Saturday starts with swabbing the tent after a nocturnal downpour, then Sharon Van Etten on the second stage. The New Jersey songstrel whose sojourn in Texas ended with a jailed boyfriend and a sackful of songs about obsessive and abusive relationships weaves grungey sounds and siren vocals, and tells of her odyssey just getting here: "The truck that came to tow us out of the mud got stuck, so they sent another truck for the first truck..." Her brilliant Tramp album yields today's sublime Magic Chords and feedback-wreathed I'm Wrong, and sets a high bar that the likes of Mick Flannery (imagine a less-good David Gray) and even the ebullient, super-charming Lianne La Havas (elegantly constructed, slightly over-safe soul-pop) struggle to reach.
Back again, then, to the i Arena for crunchier fare, which certainly describes the stoner lock-groove of San Fran Gandalfs Wooden Shjips. The Horrors, connoisseurs of heavy psych, appear at MOJO's shoulder and nod their approval, but for this correspondent the Shjips need something explosive - maybe Earthless's drummer; or Endless Boogie's sense of nasty fun; maybe just more volume - to take them to the zenith of transcendent zonk rock.
...Or tunes. There's a thought. They could have one or two off Richard Hawley, who fires up on the Obelisk Arena, proving that with new album Standing At The Sky's Edge he's added an extroverted, heavy rock shaft to his moody pop quiver - just the thing for a festival. But that's not until he's recreated Kurt Cobain's notorious entrance at Reading 1992, rolled on in a wheelchair by Elbow's Guy Garvey (Hawley's broken his leg falling down a marble staircase - he swears that drink was not responsible). It's too short a set, it seems, even by festival standards, but his band has a grim, imperious quality that compels without histrionics, and there's time for the rich, lugubrious melancholy of Open Up Your Door from his 2009 masterpiece, Truelove's Gutter.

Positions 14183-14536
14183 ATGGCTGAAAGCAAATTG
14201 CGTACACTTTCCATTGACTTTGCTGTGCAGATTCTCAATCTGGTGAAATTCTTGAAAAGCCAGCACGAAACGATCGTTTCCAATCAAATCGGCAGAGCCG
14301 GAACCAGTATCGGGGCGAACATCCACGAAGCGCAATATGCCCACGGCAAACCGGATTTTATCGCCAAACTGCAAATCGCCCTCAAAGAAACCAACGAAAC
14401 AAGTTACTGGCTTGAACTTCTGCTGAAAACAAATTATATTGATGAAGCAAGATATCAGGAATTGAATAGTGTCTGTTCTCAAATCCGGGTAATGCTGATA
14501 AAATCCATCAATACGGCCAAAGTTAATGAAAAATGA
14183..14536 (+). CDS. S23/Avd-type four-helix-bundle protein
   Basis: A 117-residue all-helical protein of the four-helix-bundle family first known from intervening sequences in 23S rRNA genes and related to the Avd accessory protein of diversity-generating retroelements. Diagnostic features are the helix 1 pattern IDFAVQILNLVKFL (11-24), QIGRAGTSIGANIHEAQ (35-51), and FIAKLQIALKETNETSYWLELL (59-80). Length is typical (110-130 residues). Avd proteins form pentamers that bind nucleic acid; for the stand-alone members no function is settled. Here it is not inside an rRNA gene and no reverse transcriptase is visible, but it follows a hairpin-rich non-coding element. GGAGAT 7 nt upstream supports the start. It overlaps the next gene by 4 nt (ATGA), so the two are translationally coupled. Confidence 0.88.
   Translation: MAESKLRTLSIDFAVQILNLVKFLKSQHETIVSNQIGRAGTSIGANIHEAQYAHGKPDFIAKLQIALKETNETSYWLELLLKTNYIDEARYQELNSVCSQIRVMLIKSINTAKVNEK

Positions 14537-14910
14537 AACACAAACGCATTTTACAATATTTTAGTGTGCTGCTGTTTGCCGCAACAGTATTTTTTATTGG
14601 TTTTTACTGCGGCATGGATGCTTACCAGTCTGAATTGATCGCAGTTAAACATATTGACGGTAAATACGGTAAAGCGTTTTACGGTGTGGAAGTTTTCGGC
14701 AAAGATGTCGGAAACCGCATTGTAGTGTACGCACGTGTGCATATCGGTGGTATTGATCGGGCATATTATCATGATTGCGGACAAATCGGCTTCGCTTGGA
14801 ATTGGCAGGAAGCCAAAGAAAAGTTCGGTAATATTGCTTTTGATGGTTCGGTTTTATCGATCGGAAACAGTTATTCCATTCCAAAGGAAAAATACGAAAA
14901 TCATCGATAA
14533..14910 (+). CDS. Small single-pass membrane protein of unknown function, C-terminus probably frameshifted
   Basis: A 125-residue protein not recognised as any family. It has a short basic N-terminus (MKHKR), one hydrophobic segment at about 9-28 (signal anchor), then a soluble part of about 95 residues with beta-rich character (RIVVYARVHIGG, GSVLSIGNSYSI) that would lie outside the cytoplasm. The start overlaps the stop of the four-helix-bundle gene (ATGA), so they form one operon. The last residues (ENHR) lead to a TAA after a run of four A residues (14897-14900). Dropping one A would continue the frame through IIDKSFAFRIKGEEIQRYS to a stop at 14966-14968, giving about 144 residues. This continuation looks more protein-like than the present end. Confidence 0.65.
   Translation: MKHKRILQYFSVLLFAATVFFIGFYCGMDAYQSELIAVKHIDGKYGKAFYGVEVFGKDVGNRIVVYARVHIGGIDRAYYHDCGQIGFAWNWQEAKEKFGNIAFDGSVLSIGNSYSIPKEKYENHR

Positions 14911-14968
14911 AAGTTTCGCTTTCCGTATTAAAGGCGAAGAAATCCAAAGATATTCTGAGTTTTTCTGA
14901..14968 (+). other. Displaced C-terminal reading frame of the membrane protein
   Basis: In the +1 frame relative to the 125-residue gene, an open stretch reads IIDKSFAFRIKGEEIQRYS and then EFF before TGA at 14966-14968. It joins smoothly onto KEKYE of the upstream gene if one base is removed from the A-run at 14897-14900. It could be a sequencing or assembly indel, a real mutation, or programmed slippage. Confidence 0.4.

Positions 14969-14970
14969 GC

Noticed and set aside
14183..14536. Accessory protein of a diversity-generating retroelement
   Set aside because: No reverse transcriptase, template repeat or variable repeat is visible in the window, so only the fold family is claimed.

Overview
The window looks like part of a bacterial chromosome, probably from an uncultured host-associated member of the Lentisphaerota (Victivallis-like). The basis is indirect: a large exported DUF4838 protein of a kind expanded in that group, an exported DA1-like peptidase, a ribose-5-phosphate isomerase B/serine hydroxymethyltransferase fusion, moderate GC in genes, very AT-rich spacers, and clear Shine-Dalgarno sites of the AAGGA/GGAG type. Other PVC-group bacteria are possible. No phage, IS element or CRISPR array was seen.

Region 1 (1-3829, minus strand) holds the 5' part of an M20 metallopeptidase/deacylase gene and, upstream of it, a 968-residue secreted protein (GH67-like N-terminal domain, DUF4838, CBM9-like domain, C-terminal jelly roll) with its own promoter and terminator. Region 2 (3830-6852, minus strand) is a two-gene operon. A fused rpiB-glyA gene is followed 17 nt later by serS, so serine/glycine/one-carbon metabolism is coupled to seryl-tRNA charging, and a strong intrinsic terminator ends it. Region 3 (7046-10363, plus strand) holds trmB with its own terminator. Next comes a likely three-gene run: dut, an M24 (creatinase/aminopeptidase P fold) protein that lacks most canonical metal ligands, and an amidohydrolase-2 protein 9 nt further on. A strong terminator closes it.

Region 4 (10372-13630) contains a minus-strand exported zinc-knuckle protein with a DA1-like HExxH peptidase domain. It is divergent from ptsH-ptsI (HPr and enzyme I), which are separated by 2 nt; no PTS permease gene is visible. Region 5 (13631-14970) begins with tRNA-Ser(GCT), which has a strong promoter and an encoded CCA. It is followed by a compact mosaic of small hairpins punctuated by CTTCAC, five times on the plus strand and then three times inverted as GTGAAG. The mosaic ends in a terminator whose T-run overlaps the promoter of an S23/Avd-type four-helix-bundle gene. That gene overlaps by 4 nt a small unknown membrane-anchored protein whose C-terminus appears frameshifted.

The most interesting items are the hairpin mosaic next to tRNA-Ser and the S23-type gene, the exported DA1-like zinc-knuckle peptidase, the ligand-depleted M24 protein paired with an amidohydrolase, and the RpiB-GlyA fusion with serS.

For MOJO, Elbow will have to wait another day, as we end the main event with alt.headliners The Horrors on the second stage. Elbow being Latitude's house band (the niceness, again) means the tent is by no means heaving, but it says much for the Horrors that they deliver exactly the intensity you expect, and since last year's awesome Skying followed their merely excellent second album, Primary Colours, they've reliably rolled out a brilliantly FX-drenched sound and memorable, emotional songs in the vertiginous vein of I Can See Through You. The glowering, grand guignol presence of arachnoid frontman Faris Badwan makes them an anomaly here at Latitude: a proper, old-fashioned rock'n'roll attitude is in the area. F**k you, in a good way.
And then, when disgraced New Labour Defence Secretary Geoff Hoon and the Fabians are safely abed, something odd happens to Latitude's sylvan woodland - again in the vicinity of the i Arena. Suddenly, as if transported from another time, place and cultural milieu, here comes veteran junglist Shy FX, bringing the motherfreaking noise and answering the question, "Where are all the drug-taking nutjobs" with one word: "Here". BBC3 has shut down for the night and Hammer Horror has disgorged its captives, who proceed to do the zombie dance till their bits fall off. Perhaps Latitude is a real music festival after all.
By Danny Eccleston
Posted by Ross_Bennett at 11:00 AM GMT 20/07/2012